• In an interview with Nikki Kean of The Clinical Advisor, pediatric nurse practitioner Mary Koslap-Petraco, DNP, discusses her strategies for getting children immunized against both flu and COVID-19 by the end of December. “My job is to tell [parents] how many thousands and thousands of doses we’ve given to adolescents already and that the vaccines have a very good safety profile,” she says.
  • Dr. Leana Wen, professor of health policy and management at George Washington University, offers three ways to overcome parental vaccine hesitancy. (1) Focus first on getting shots to the “ready, willing and eager” and then enlist them as ambassadors. (2) Don’t blame hesitancy when the actual barrier is access. (3) Boldly declare that widespread vaccination will replace widespread masking.

The mandate mambo

  • November 22 is the date by which 4 million federal workers are supposed to be fully vaccinated against COVID-19. If they aren’t, they’ll receive counseling and will have five days to start the vaccination process. Down the road, suspension and termination are possible.
  • Eleven federal workers have filed a class action suit claiming that they have infection-acquired natural immunity and should be exempt from the mandate, Kathleen Steele Gaivin reports in McKnight’s Senior Living.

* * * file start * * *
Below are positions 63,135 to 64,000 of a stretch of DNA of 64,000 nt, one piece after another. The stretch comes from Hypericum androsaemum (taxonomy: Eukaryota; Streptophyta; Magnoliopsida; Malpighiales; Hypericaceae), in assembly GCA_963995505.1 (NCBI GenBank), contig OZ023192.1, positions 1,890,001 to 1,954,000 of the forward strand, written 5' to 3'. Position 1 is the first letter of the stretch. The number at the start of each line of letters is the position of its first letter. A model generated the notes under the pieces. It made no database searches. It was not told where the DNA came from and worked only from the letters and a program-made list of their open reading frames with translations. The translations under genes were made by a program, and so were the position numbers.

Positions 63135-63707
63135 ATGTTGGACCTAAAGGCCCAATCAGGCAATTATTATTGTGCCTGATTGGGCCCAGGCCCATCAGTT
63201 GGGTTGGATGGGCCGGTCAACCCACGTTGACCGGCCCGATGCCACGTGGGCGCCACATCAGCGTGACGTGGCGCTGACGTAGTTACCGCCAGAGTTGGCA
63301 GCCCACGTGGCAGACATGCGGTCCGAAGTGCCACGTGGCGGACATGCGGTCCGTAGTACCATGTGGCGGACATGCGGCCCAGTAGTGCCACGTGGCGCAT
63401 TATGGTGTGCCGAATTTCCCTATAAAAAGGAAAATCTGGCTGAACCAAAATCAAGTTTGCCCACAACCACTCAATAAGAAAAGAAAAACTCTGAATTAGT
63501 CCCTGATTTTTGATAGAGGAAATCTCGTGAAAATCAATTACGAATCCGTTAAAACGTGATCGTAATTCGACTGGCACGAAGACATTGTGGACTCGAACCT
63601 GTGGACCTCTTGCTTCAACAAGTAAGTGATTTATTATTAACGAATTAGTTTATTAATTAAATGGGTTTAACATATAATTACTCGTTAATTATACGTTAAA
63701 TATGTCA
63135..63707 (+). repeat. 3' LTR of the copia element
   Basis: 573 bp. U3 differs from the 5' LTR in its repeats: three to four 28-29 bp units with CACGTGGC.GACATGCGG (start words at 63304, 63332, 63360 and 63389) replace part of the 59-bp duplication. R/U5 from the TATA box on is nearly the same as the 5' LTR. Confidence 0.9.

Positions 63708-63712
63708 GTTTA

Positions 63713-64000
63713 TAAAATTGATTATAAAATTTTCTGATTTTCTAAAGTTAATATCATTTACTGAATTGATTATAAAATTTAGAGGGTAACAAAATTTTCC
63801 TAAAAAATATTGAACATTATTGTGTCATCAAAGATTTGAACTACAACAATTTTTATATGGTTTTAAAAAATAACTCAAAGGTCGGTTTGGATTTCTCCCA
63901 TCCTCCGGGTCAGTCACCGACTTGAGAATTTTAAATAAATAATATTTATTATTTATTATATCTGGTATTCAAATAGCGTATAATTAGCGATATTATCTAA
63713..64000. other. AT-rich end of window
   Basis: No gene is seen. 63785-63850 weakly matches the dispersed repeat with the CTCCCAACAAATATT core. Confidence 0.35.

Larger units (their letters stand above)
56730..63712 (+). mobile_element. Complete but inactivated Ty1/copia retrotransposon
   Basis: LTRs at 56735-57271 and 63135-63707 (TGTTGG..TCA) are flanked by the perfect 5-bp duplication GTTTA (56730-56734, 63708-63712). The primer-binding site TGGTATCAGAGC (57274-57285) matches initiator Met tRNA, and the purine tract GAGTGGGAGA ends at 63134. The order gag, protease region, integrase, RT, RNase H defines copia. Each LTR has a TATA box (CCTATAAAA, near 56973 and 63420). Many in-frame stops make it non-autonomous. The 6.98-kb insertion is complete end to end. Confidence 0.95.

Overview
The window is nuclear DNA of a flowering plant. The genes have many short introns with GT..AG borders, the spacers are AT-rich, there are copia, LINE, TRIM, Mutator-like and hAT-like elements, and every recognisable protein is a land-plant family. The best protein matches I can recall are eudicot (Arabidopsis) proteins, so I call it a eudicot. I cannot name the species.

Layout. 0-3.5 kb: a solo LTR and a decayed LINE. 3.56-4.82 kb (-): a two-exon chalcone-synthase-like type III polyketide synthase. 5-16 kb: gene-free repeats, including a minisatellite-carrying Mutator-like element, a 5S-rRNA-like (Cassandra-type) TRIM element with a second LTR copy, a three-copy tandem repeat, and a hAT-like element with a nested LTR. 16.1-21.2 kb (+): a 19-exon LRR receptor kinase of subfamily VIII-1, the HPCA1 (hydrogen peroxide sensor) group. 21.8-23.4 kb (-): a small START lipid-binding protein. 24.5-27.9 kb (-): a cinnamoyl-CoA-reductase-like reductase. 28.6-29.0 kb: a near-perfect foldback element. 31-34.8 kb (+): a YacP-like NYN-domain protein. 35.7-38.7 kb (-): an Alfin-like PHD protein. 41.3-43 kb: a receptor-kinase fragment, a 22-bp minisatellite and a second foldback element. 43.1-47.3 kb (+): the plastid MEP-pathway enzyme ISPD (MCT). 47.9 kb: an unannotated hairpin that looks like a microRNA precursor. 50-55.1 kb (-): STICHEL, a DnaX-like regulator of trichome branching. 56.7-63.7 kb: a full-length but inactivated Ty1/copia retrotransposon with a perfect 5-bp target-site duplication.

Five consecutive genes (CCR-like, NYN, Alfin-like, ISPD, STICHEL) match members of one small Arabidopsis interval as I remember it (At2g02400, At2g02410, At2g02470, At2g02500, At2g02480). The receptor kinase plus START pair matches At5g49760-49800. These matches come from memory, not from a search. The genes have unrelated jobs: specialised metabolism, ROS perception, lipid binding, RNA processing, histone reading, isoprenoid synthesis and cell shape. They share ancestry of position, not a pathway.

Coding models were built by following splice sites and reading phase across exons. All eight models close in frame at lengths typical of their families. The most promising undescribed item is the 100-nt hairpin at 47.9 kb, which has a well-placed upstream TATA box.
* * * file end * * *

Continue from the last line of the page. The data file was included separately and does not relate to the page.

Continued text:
• The Occupational Safety and Health Administration has issued its long-awaited rule for businesses with 100 or more employees, setting forth what employers must do to ensure their workers are either vaccinated or regularly tested and masked. In issuing the rule, OSHA noted that “the nation’s unvaccinated workers face grave danger from workplace exposure to coronavirus, and immediate action is necessary to protect them.” Employer policies must be in place by December 6 and full implementation must occur by January 4.
  • A number of states have already filed suit to block the mandate, charging federal overreach. At this writing, a federal appeals court in New Orleans has put a mid-autumn freeze on the executive actions, saying the matter raises “grave constitutional issues.” The White House acknowledges that the merits will be “well litigated” in numerous courtrooms before the scheduled implementation date.
  • At the same time, the Centers for Medicare and Medicaid Services has issued its own rule governing 17 million workers in 76,000 nursing homes, hospitals and other facilities that receive Medicare and Medicaid funding. This mandate has no option for testing; it’s vaccinate, obtain a medical or religious exemption, or seek employment elsewhere. All staff covered by the mandate must be fully vaccinated by January 4.

Yet another mandate, for federal contractors, also has a January 4 deadline, postponed from an earlier date of December 8.

Source: Getty Images

Long-term life